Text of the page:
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Sky Sports' Johnny Phillips: Mad-cap idea thankfully booted firmly into touch

Nothing should come as a surprise in the realms of football governance, but if the International Football Association Board – the game’s lawmakers – had approved a request this week to extend the half-time interval to 25 minutes then even the most cynical eyes would have widened in disbelief.

Hull City manager Phil Brown gives his team talk, on the pitch during the half time interval.
Hull City manager Phil Brown gives his team talk, on the pitch during the half time interval.

CONMEBOL, the South American football federation, had asked IFAB to discuss the potential for an extension to the half-time period, currently limited to a maximum of 15 minutes, in the belief that it would boost the appeal of its competitions.

“Several members shared their concerns, particularly regarding the potential negative impact on player welfare and safety resulting from a longer period of inactivity,” an IFAB statement said, following their Annual Business Meeting on Thursday, chaired by FIFA.

Various media outlets speculated on CONMEBOL’s request, with reasons ranging from improving the opportunities for coaches to make tactical adjustments to their teams, to introducing half-time entertainment shows, which have been staged during the half-time interval in the NFL for many years.

In truth it was a non-starter. It is hard to think of anything that could make half-time more tedious than it already is, other than by extending it. Supporters don’t want to be entertained, they just want the second half to start.

Anyone who has attended an NFL game will tell you that the event is primarily based around distracting spectators from what is happening on the pitch. Seats with food and drinks holders large enough to stock with provisions to feed a small family for a week, vendors prowling the aisles touting for business, cheerleaders waving frantically on the touchline, stoppages in play every 30 seconds. The last thing they want you to do is pay attention.

American football stadia are tailor-made for such distractions. Once inside the venue the franchises want to keep you there as long as possible, spending as much money as possible.

Football grounds across the world are only just latching on to that concept. The new Tottenham Hotspur Stadium is perhaps the best example of a stadium where the designers actually want fans to spend time in, where the facilities could be described as respectable.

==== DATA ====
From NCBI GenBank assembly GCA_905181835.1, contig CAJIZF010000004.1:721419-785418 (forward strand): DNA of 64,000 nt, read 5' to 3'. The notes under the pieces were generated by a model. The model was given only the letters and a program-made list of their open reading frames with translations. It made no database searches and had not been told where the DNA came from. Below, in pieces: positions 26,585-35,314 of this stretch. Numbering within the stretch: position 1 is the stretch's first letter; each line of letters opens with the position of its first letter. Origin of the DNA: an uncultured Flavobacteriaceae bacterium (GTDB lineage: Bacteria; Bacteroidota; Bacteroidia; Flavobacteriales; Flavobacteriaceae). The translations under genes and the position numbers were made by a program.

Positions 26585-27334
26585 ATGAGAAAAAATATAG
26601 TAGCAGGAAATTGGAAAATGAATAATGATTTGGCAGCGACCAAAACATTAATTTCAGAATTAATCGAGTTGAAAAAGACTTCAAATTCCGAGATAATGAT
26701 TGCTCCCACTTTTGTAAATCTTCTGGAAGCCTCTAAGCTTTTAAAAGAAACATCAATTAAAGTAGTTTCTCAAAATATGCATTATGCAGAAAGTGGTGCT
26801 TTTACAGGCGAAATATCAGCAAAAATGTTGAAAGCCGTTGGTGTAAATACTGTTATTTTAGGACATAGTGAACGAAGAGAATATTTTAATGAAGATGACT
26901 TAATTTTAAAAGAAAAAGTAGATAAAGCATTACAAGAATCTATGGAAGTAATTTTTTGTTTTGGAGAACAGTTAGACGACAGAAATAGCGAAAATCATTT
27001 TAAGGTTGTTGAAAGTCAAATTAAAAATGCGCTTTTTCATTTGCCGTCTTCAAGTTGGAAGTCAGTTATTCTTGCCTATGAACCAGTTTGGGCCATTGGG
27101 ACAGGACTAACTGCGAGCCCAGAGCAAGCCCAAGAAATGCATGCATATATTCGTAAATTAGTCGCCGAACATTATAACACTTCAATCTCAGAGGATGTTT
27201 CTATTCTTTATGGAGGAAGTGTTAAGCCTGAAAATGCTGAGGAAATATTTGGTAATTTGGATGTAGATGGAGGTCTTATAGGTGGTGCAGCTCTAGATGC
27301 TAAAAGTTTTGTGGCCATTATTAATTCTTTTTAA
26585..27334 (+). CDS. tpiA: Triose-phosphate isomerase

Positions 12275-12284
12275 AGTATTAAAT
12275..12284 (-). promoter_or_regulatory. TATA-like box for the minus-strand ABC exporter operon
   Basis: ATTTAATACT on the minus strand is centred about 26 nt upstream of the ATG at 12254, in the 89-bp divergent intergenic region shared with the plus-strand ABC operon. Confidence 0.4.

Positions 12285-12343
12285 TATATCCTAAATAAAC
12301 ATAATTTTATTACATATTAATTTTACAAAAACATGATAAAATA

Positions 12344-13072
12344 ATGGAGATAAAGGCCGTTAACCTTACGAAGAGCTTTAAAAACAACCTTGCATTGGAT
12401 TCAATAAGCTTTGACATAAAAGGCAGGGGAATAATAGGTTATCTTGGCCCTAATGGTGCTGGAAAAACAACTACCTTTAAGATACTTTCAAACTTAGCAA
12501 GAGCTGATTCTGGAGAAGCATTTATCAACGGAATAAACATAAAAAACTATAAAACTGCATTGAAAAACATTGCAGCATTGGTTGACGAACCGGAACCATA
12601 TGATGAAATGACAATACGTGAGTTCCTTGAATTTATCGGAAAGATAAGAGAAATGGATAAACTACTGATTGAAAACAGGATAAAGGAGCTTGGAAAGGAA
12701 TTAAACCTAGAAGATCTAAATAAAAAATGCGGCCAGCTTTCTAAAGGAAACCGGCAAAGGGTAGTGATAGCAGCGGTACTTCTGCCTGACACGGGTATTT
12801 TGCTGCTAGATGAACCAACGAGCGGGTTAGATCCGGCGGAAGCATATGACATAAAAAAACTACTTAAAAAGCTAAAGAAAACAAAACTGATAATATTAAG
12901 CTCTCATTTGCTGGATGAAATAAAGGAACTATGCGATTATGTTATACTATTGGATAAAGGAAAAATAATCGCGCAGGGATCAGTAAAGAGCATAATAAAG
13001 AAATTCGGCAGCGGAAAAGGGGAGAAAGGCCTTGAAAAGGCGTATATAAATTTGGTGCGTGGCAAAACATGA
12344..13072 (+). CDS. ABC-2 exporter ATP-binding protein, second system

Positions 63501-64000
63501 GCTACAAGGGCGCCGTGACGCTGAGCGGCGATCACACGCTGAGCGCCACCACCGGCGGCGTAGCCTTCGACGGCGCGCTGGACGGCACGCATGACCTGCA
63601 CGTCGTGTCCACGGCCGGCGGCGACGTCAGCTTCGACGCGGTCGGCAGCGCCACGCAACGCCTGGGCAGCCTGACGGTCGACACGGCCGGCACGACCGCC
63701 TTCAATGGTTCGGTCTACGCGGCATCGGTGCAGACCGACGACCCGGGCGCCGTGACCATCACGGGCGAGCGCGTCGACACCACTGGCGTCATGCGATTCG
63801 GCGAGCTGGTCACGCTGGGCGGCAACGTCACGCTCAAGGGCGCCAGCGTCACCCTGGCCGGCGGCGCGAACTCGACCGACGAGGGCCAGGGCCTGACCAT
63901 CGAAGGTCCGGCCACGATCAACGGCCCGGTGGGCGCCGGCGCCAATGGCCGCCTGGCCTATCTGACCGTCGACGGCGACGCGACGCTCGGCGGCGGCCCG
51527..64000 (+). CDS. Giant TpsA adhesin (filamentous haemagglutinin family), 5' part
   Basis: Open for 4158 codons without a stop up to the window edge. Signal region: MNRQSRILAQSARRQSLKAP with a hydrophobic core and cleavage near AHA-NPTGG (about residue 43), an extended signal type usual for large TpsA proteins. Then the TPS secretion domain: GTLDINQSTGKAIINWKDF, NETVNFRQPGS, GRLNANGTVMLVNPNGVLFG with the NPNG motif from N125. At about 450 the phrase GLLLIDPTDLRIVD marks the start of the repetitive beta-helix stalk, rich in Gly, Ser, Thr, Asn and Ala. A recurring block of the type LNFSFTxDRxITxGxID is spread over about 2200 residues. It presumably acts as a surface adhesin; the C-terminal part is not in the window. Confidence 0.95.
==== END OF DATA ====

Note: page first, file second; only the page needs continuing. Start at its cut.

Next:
But most other grounds are best entered close to kick-off and left as soon as the full-time whistle blows. For those not spending vast sums in hospitality, the concourse facilities are generally unappealing and understaffed. The idea of keeping fans loitering around for another ten minutes during half-time is not welcome.

There are tangible benefits for some. The slack-bladders will inevitably need the toilet, so in that respect a lengthier interval would ensure a more leisurely dash for the bogs.

For those with an appetite that needs sating every hour then there is more time to eat. But surely the advocates of a lengthier half-time are clutching at straws here.

Just think of how many would simply head for the exit. “Two-nil down at home and you expect me to hang around for the best part of half an hour to see us try to limit the damage in the second half? No chance.”

Not all half-times drag interminably for supporters. On Boxing Day, 2008, Hull City were trailing 4-0 away at Manchester City after the first 45 minutes. Tigers manager Phil Brown decided to resist the comfort and warmth of the visitors’ dressing room and instead hauled his players over towards the away end and sat them down on the pitch where he conducted his team talk.

Fair enough, the performance might not have come up to scratch but Hull had only lost one game away from home all season before that fateful 45 minutes. In defence of Brown’s approach, the match ended 5-1, with a goal apiece for the teams in the second half.

“It was nice and cold and I thought I would keep the boys alive because they looked as if they were dead,” said Brown. “Our 4,000 travelling fans deserved some kind of explanation for the first-half performance and it was difficult for me to do that from the confines of a changing room. We owed them an apology.”

Delia Smith also had the supporters in mind when she gave a unique half-time performance of her own back in February, 2005. After seeing her beloved Norwich City squander a two-goal lead inside the opening 45 minutes, the Canaries owner marched down from the stands and onto the pitch armed with a microphone.

Possibly slightly intoxicated, she proceeded to address the fans for failing to provide an atmosphere in keeping with a team fighting for its Premier League survival.

“A message for the best football supporters in the world,” she shouted. “We need a 12th man here. Where are you? Where are you? Let’s be havin’ you. Come on!” The non-plussed natives could not rouse their side as Delia hoped. Norwich went on to lose the match 3-2. The opponents? Manchester City, of course.

In Scotland, the standard period for half-time used to be 10 minutes. Older readers will recall the Scottish results coming in first on the Grandstand vidiprinter before the English league scores kicked in.

It has been suggested that one benefit of this was to keep the electricity bills down, as floodlights were needed for much of the season. Whatever the reason, if IFAB was ever to change the interval timings, you can be sure that most fans would be looking to shorten half-time rather than extend it.

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